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Stanley J. Albro ‘69

Stan Albro, of Lyndonville, VT, and Cambodia, died on May 25, 2018, at home in Lyndonville, from prostate cancer. He was 85.

He was born in New Britain, Conn., on Aug. 2, 1932, the son of Stanley and Julia Jarnot Albro. He grew up surrounded by the large Polish families of his parents and the factories and bars of New Britain.

When he was five years old he got the idea that if he could give his parents $200, they would give him a baby brother. So he spent all summer asking neighbors and passersby to contribute their spare change to his milk bottle, and by the end of the summer he plunked down $200 in front of his parents. They were amazed – and so was he, when they laughed uproariously. And never delivered the hoped-for brother, nor a sister either.

He attended Roman Catholic schools in New Britain and preparatory school in Pennsylvania, where he played football and basketball and began a lifelong devotion to tennis. He also became an enthusiastic reader, especially of literature and history, and acquired proficiency in German.

He served in the U.S. Army in Germany in the 1950s, working as a translator and, in his spare time, on his tennis game. After his discharge he resumed his intermittent college studies, graduating in 1966 from Lyndon State College and in 1969 receiving a Master of Arts in Teaching from Antioch College.

He taught in public schools for a few years before immersing himself in tennis. He became a teaching pro at various tennis clubs, mainly in the Hamptons in New York during summers and in Florida during the winters. He also spent a season coaching the Nigerian national tennis team while it competed in the Pan-African games, where it placed second.

In the Hamptons, Stan enjoyed the pursuit of fabulous food and wine, invitations to lavish parties, good tables at fancy restaurants, and jolly company. After several years of that lifestyle, he had not tired of those things – quite the contrary. He felt he was starting to love them too much. Finally a stint at the Cincinnati Country Club, in Ohio, led to his resuming public school teaching in Cincinnati and searching for opportunities to atone for succumbing to the temptations provided by constant association with the rich and famous through tennis.

Between 1988 and 2008 he was an adjunct teacher at Cincinnati State and Technical Community College, then a teacher of English and German in the East End Community Heritage School.

After retiring in 2008, at the age of 75, he decided to teach English abroad. He taught for several years in Hungary, but then one day he read online that the Dalai Lama's tailor, in India, was looking for an English teacher. When his attempts to formally apply for that job went nowhere, he was advised to just show up. So he did. The job had been taken, but while walking around Dharamsala, the site of the Dalai Lama's headquarters, he saw a sign seeking English speakers to converse with Tibetan students studying English. That led to a job teaching in the school for Tibetan children, which he loved. But after a cold wet winter in the foothills of the Himalayas, he got pneumonia in April 2012 and spent five days in the Tibetan Delek Hospital (incurring a bill of $137.50), and a lot more time recuperating. He decided he could not spend another winter there.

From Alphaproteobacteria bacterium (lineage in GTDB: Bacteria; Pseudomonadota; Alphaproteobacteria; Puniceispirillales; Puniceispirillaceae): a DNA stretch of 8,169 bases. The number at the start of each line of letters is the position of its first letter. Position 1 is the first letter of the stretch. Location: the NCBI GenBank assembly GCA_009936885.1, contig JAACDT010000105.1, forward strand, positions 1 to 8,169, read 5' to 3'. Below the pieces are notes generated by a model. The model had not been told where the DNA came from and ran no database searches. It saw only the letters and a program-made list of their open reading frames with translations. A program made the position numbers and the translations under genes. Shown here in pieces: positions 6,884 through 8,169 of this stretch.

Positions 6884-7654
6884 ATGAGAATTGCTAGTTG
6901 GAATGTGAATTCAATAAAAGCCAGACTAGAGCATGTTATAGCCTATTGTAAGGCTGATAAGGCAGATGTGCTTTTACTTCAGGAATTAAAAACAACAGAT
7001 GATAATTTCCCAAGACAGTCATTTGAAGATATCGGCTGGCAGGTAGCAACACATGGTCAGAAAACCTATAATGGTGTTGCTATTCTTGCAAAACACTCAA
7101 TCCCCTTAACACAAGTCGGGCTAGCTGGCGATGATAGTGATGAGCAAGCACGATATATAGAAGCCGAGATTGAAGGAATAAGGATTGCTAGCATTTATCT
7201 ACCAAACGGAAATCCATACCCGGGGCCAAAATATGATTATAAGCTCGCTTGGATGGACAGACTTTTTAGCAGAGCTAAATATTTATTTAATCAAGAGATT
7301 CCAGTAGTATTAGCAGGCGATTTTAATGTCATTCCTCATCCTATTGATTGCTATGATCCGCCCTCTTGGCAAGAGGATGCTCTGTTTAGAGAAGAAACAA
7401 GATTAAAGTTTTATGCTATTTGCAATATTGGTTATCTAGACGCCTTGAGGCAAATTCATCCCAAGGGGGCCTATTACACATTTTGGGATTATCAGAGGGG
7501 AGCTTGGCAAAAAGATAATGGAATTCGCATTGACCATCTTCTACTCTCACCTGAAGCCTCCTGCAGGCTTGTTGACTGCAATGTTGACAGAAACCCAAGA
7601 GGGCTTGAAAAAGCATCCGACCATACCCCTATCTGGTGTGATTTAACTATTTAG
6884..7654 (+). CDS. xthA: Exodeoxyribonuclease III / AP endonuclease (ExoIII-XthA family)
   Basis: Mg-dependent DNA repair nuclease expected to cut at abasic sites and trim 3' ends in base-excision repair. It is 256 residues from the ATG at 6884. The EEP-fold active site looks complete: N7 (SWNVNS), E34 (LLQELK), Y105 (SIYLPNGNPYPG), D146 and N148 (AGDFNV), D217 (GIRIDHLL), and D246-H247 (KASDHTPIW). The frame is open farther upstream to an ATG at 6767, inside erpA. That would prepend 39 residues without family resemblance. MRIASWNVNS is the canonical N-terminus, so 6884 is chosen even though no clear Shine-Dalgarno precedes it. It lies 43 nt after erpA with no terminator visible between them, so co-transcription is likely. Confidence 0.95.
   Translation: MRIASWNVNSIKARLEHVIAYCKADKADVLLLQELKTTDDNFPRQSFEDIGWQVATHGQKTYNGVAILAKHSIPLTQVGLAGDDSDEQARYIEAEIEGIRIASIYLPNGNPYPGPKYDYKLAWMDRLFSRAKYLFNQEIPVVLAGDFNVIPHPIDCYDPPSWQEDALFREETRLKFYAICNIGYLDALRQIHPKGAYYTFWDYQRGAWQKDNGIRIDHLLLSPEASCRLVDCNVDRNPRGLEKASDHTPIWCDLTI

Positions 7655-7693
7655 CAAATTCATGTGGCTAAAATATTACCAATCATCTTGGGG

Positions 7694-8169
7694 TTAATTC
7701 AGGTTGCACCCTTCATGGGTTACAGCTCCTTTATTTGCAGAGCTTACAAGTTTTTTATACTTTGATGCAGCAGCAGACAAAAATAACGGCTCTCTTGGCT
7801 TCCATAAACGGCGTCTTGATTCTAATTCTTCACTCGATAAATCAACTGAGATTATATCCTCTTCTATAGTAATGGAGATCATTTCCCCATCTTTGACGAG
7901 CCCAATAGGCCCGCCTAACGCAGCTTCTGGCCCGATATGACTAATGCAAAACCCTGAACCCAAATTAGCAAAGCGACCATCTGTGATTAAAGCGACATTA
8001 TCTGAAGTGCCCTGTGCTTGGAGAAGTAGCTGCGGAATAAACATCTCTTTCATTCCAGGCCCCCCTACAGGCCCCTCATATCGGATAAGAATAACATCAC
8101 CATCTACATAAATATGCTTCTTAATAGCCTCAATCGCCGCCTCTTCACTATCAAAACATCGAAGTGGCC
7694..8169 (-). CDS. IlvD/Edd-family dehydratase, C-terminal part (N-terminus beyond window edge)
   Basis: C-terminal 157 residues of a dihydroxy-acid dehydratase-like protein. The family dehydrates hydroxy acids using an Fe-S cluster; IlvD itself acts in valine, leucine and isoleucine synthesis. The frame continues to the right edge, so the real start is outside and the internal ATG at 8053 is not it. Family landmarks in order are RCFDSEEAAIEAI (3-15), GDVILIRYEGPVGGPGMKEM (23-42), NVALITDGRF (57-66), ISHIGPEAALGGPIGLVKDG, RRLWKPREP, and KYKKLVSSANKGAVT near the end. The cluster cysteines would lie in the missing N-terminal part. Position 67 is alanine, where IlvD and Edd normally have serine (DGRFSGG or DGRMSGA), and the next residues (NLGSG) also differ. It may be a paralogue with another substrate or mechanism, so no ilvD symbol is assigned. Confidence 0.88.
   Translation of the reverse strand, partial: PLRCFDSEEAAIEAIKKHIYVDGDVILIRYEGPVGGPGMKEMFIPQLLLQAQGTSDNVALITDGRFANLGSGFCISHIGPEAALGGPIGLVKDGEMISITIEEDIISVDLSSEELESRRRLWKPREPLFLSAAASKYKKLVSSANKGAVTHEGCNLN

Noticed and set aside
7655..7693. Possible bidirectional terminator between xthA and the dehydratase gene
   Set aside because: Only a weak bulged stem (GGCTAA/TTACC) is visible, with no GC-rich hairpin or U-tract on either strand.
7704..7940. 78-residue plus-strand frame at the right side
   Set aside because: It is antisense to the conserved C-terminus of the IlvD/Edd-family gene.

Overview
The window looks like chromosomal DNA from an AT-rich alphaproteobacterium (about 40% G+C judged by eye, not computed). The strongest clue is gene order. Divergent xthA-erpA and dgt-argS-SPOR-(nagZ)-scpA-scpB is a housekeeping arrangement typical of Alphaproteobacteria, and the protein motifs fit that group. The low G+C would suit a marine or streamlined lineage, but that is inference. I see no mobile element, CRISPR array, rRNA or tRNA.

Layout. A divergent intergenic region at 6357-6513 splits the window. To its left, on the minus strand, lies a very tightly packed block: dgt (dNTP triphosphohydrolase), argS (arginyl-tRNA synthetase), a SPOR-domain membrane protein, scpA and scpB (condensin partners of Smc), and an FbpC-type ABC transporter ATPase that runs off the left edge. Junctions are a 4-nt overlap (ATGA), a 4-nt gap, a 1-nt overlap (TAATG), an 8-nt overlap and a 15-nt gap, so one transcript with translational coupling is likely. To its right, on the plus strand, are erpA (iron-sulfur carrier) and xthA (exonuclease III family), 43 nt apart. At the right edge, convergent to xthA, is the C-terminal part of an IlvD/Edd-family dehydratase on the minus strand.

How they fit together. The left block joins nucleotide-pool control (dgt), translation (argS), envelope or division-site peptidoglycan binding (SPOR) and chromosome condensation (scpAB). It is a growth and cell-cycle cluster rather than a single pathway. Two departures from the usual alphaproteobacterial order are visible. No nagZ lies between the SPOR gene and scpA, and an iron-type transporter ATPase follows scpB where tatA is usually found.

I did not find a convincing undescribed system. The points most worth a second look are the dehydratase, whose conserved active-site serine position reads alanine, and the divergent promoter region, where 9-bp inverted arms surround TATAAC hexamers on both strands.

In Thailand he heard about a job teaching in a college, which came with a salary and apartment, and, after teaching a sample lesson, he was hired on the spot. It seemed too good to be true! Which it was. The next day, the administrator "fired" him after collecting his passport and seeing his age, which, by then, was 80 years old. So he headed to Cambodia, which he had learned offered the least expensive living in Asia. Once again he acquired various teaching jobs, both paid and volunteer, just by walking around and talking to people. He fell in love with the sweetness and gentleness of the Cambodian children and came to consider Cambodia his second home.

In 2013 he returned to the U.S. for skin cancer surgery, but in the aftermath he learned that he had a more serious problem: aggressive prostate cancer. Still, he declined to give up on Cambodia and returned for several months each year, until recently. He had to cancel plans to return in November 2017 because of a ruptured appendix, and this past April he set out for one last trip but stopped in Hartford, Conn., because he simply was too sick to continue.

During his time in Lyndonville, he became a fixture at the Cobleigh Library and also around town and the surrounding countryside with his distinctive walking stick. He loved long walks, especially when he met someone with whom he could strike up a conversation.

Stan is survived by several cousins, in Connecticut; and by many good friends, including his former wife, Mary Elliott Beausoleil, of Lyndonville, to whom he was married from 1967-70. She took care of him during his final illness, with help and direction from wonderful doctors and nurses, Caledonia Home Health Care and Hospice, relatives and friends.

Stan had the gift of a cheerful, optimistic personality, and a kind of fearlessness that drew him to new experiences and uncharted adventures for his entire life. His milk bottle full of change didn't buy him brothers and sisters, but his spirit and zest for living were appreciated by the many who loved him. So long, old friend. There was a gathering of remembrance on June 9 at the York Street Meeting House in Lyndon Corner. Anyone wishing to make a charitable contribution in Stan's memory may direct it to the Cobleigh Library, Lyndonville, VT 05851.